What’s It Like to Own a Pet Lizard?

A panther chameleon from Madagascar at the Heimtiermesse pet fair in Dresden, Germany, in 2010.

Arno Burgi/AFP/Getty Images

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Answer by Donna Fernstrom, reptile breeder and keeper:

A few basics:

Expect to spend considerably more on the enclosure and equipment than you do on the animal. Keeping reptiles is similar to keeping fish—most of your attention will go toward keeping the environment correct. The fish themselves may cost pennies, but the tank costs hundreds. It’s the same with reptiles. Don’t skimp.

Reptiles need vet care. Line up a knowledgeable vet who has a good reputation with your local herp societies before you bring home a reptile pet. A new pet health checkup should be done before you place your new reptile in its lovely planted enclosure—so you don’t then discover it has parasites, and you have to rip the entire thing apart and bleach it. Have a bare-bones quarantine enclosure set up and stable for a new reptile, if you are going to use a planted naturalistic vivarium as a permanent home. The size of the reptile doesn’t make any difference—green anoles and house geckos still need vet care, even more so, because most are wild-caught.

Read books on reptile care—recent ones. Read reputable online reptile care forums (not just random articles thrown up by Google). Read articles on breeder websites (breeders generally know what they’re talking about). Read all the things before you even choose which reptile species you want; learn all about lizards in general, and the species you are most interested in, in particular.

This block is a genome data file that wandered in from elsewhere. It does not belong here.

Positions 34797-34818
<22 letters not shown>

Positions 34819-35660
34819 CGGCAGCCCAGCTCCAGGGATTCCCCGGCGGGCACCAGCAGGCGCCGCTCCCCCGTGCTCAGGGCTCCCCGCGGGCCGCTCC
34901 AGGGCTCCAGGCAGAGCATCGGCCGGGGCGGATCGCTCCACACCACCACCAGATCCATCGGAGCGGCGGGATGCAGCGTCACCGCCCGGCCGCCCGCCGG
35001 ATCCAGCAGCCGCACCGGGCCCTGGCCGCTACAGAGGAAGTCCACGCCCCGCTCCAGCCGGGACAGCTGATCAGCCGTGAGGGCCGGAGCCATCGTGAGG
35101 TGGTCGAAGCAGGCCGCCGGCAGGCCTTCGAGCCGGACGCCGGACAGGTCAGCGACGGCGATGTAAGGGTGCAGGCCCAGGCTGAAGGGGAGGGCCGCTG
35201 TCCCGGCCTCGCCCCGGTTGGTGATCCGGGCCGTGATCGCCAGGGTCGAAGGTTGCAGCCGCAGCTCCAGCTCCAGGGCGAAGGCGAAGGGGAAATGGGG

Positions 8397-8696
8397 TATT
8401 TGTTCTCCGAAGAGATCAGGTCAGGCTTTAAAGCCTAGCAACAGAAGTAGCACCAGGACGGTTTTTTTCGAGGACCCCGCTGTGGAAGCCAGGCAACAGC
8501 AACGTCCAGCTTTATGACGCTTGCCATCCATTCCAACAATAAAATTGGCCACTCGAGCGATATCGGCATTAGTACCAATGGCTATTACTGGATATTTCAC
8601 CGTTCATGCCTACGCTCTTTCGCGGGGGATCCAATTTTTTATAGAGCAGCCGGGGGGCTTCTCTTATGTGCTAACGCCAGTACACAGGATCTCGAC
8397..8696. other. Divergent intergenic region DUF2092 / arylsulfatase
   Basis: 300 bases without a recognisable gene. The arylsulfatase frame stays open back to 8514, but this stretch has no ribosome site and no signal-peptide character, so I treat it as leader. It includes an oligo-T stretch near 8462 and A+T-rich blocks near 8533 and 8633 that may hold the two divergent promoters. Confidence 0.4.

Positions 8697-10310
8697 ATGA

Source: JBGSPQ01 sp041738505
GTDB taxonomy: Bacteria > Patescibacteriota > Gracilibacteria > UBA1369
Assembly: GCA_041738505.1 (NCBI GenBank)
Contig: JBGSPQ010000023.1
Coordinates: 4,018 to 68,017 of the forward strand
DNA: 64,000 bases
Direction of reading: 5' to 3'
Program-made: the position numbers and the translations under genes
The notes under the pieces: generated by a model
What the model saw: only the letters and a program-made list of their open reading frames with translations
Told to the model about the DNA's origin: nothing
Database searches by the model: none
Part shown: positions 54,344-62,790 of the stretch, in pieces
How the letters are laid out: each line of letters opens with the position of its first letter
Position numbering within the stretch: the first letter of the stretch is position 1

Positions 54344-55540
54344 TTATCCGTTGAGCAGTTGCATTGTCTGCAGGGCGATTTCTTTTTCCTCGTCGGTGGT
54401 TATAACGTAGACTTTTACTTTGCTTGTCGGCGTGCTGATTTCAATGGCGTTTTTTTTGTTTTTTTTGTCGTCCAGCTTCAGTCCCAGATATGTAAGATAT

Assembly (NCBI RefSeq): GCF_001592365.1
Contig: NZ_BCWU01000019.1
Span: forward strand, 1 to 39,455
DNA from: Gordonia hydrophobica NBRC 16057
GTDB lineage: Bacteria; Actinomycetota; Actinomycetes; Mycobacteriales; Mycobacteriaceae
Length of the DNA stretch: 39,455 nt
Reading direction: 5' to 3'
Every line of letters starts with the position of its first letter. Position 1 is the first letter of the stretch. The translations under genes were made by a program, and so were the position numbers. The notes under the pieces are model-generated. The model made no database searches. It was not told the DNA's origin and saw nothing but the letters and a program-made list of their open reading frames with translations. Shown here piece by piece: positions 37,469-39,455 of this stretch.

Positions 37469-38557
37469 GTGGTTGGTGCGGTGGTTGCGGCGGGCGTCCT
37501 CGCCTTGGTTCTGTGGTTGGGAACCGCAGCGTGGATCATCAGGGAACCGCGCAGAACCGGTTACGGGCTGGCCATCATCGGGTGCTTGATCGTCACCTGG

Understand that most reptiles are remarkably long-lived for their size. Even the diminutive green anole can live for up to eight years—three times longer than a domestic mouse, which outweighs it considerably. And the common pet leopard gecko can live for an eye-popping 20 to 30 years. Be prepared for this, and take it into consideration when you choose a reptile species. This is definitely not a short-term pet!

Never get any reptile that you are unable or unwilling to care for for its full lifespan. You cannot just rehome it when it grows too large. Reptile rescues are full to bursting with Burmese pythons, red-eared slider turtles, and giant green iguanas. Zoos don’t need any, either. Neither does anyone else—these species are mass-produced but grow too large for the average home. You need to be very well-prepared before you bring one home—and if you do, consider adopting from a rescue.

Always remember that interaction is for you—reptiles will tolerate it at best and hate it at worst. They aren’t affectionate. They do have individual personalities and may appreciate you (or at least your treats), but they don’t form emotional bonds and won’t enjoy being petted. If you want an animal that likes physical affection, get a social mammal or bird. Reptiles need to be left alone most of the time. Too much handling creates negative stress that can ruin their health, especially when they’re new to a household. (Leave all new reptiles alone apart from cage-cleaning for the first month.) I’m sure there are stories of the rare iguana or bearded dragon that appears to like scratches, but these individuals are outliers—very, very rare—and you should not expect such a thing.

Take your time. Do not rush this. You have a lot to learn, a lot to buy, and a lot of decisions to make before you ever set eyes on a live lizard.

When that time comes, check rescues first, breeders second, expos third, and pet stores dead last. The healthiest animals will come directly from breeders. Do research on them as well to find a good, reputable one. Yes, it’s OK to have a reptile shipped to you; 99.9 percent of the time it’s perfectly safe. Local is best, but shipping is fine.

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